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Our featured sponsor this week is FaceTab Pro for Facebook, an easy and amazing way to access Facebook from your menu bar.

I know what you’re thinking, you’ve seen menu bar Facebook apps before right? Well this one is the best. FaceTab Pro is simply packed with awesome functionality that gives you the full Facebook experience right from your menu bar, no compromises.

This app has everything: customizable notifications and audio alerts, growl support, window opacity control (including a stealth mode), mobile and desktop Facebook views, Facebook chat; even a fullscreen mode! If you want the best Mac Facebook experience around, it’s time to download FaceTab Pro.

Go Get It!

FaceTab Pro for Facebook is currently on sale for $1.99 (50% off), so be sure to grab your copy from the Mac App Store before this deal is over!

Think you’ve got a great app? Sign up for a Weekly Sponsorship slot.


We’ve all seen and used “social browsers” in the past. The idea is nice but the result is often a bulky, awkward and cluttered browser that you wouldn’t dream of using full time.

Rockmelt is here to change that. This browser might be the first ever to successfully integrate the services you use most with a solid browsing experience, all snapped neatly on top of an app that you might already use every day.

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Organization is crucial for greater productivity and we all know the famous saying, “A failure to prepare is a preperation to fail.” On Macs, you’ve got a whole range of programs designed to help you become more productive and improve your organizational skills. You can use the traditional option of iCal, which has been given a much-needed rework in Lion, or if you prefer to have your calendar synced across all platforms, you can use Google Calendar. Facebook also comes in handy for keeping track of those house parties as well as your friends’ birthdays.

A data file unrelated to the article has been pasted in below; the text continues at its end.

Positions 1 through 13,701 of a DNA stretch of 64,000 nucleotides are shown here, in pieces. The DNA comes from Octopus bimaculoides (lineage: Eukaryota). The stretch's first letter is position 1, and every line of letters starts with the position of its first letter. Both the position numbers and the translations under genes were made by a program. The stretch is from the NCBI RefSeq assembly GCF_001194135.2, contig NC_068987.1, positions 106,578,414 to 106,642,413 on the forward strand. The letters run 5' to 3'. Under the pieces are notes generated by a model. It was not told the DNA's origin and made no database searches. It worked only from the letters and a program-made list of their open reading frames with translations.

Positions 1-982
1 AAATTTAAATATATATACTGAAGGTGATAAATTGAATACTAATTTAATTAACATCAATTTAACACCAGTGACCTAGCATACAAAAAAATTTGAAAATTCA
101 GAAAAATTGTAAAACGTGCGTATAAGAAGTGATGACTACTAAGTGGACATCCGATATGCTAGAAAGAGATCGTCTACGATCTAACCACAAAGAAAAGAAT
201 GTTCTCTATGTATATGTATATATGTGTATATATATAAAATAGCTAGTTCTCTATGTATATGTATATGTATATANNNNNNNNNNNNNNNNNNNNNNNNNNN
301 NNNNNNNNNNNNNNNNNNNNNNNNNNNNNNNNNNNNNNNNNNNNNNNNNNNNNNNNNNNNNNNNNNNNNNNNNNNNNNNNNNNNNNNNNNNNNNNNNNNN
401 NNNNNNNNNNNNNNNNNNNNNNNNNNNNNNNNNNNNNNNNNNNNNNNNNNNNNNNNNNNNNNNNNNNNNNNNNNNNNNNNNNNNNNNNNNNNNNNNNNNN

But there are times where you want to see exactly what’s happening across all your calendars without having to look all over the place. Enter CalendarBar. It’s a lightweight application available exclusively from the Mac App Store that runs quietly and nonchalantly in your menu bar and lets you view all your appointments from all your synchronized calendars with one click. The developers, Clean Cut Code, state on CalendarBar’s website that it’s a “unique way to keep track of your events”. Let’s take a closer look at CalendarBar and see whether this claim holds up.

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Native Mac clients for social networks are a massive market – Twitter is the obvious example here, with a vast number of awesome apps. Even Instagram has a few nice solutions. But what about the biggest social network out there, Facebook? It has over 750 million users, and there’s no market leader for native clients.

Today, I’ll be having a look at what options we have if we want a Facebook app, if any of them are any good, and why this market desperately needs a game-changer. (more…)

Desktop apps that aim to work along with popular web apps are a pretty common niche in the market, as they make it much faster and easier to use certain features of those websites by always remaining open in your desktop and allowing you to use features like drag-and-drop that might not be as easy to find on a web app.